Remoting, runtime proxy generation for WCF, JIT’d RegEx, JIT’d

serializers, and the Dynamic Language Runtime.

C# Is Currently the Only Language

Additionally, currently, the only .NET language available for writing MonoTouch

applications is C#.


CHAPTER 1: Getting Started with MonoTouch

More Information

For a full list of limitations and more information, including workarounds, see


Getting Started

In order to get started building MonoTouch applications for the iPhone we’ll need a few


An Intel Mac computer running 10.6 (Snow Leopard) or better

The latest Apple iOS SDK

The current version of Mono

The MonoTouch SDK

An IDE such as MonoDevelop or XCode, or a text editor program

Mac Computer Running Snow Leopard

This is an important and easily missed requirement. While theoretically you could build

most of your application on other platforms, the iOS SDK (and therefore the iOS device

simulator and Interface Builder) are only available for Snow Leopard. Additionally, the

compiler itself uses some low-level magic specific to the Intel Mac machines, so having

one is an absolute must.

MonoTouch is currently working on tools that will allow you to write in Visual Studio via

their MonoTouch Tools for Visual Studio. However, it has yet to be released, and you

will still need a Snow Leopard machine to run the simulator and to compile for the actual


Apple’s iOS SDK

Available at http://developer.apple.com/devcenter/ios, the iOS SDK is a free download,

but you must register with Apple to get access to it. Along the way, Apple may ask you

to pay $99 to get an iOS developer account, which allows you to deploy your

applications, but for the purposes of this tutorial, you just need the SDK. The iOS SDK

includes Interface Builder, the iOS device simulator, Xcode, and a few other things.

After you have installed the iOS SDK, make sure you can launch the iOS Simulator. You

can find the simulator by opening Spotlight and typing “iOS Simulator.”

Mono for OSX

Once you’ve tested out the iOS simulator, install the latest version of Mono for OSX.

Mono can be downloaded from http://mono-project.com/Downloads. Make sure you click




CHAPTER 1: Getting Started with MonoTouch

on the “intel” link, and not the CSDK. Also, install Mono before you install the MonoTouch

SDK. Mono comes in a disk image; double-click the installer package and follow the


MonoTouch SDK

Next, download and install the latest MonoTouch SDK. You can either buy it at the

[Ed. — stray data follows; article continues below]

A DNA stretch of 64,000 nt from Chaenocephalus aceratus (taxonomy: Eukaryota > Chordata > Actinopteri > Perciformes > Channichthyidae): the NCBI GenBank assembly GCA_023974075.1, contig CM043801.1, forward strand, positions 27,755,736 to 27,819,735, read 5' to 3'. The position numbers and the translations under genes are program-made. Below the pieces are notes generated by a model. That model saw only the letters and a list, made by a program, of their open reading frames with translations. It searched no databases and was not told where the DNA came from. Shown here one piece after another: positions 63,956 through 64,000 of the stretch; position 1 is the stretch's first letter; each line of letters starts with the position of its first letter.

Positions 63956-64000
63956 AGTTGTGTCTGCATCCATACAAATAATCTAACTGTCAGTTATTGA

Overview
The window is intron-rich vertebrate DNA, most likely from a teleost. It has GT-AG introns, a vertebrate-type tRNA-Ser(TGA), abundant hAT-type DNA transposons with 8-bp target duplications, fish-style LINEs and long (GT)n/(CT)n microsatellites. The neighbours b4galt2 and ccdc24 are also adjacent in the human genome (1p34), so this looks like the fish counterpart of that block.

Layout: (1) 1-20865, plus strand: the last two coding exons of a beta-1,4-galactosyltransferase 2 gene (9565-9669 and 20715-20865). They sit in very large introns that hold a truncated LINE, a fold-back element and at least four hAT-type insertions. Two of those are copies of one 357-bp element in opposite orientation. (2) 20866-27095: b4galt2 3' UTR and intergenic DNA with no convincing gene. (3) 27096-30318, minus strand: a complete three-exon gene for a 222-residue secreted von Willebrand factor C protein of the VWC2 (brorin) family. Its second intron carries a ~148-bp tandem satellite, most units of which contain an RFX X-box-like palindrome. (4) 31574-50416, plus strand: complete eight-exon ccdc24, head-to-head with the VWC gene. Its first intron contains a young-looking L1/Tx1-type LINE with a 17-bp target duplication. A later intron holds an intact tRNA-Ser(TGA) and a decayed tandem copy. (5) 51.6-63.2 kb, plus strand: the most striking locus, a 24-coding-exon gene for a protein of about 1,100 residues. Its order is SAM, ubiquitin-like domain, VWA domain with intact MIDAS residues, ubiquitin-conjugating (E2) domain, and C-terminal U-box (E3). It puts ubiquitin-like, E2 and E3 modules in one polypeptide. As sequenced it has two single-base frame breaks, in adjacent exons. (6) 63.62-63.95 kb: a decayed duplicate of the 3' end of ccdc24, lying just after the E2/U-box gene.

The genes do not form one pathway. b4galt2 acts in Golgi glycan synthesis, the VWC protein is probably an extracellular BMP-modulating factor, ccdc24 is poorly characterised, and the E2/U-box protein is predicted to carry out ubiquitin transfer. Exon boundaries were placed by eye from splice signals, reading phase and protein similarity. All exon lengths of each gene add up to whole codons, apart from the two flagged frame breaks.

MonoTouch store, http://monotouch.net/Store, and you’ll receive a link to download, or

you can download an evaluation version from http://monotouch.net/DownloadTrial. If

you purchase MonoTouch, you can deploy your applications to a properly configured

device, but for most of the book, the evaluation version is fine.

Text Editor or Integrated Development Environment

If you want to create MonoTouch applications, all you need are the previous items and a

text editor. You could create all your code files and manually compile using the

command line (terminal window). This would be quite a pain, though, so we’re going to

use an integrated development environment (IDE) to develop our applications.

You have several options for this, but all of our examples in this book will be based on

MonoDevelop. I’ve chosen MonoDevelop for two reasons, first, it’s free, and secondly, it’s

the only IDE that completely integrates MonoTouch.

You can find the MonoDevelop install at http://monodevelop.com/Download.

You can also use Visual Studio to write libraries for use in MonoTouch, but it involves

converting your standard C# class library projects to MonoTouch iOS class library

projects. For more information, and a tool to help automate this, check out:


You can either modify/hack Xcode (installed with the iOS SDK) to use the MonoTouch

libraries and compiler, or you can use MonoDevelop.

If you have installed Mono correctly, MonoDevelop should open up without error.


One of the biggest drawbacks to developing for MonoTouch is that, while there is a wealth

of documentation for developing for the iOS in general, the MonoTouch documentation

itself is lacking. You can access the MonoTouch documentation directly from MonoDevelop

in the Help menu, or you can view it online at http://www.gomono.com/docs/index.aspx. You can also find the .NET documentation online at



CHAPTER 1: Getting Started with MonoTouch

Xcode/iOS Documentation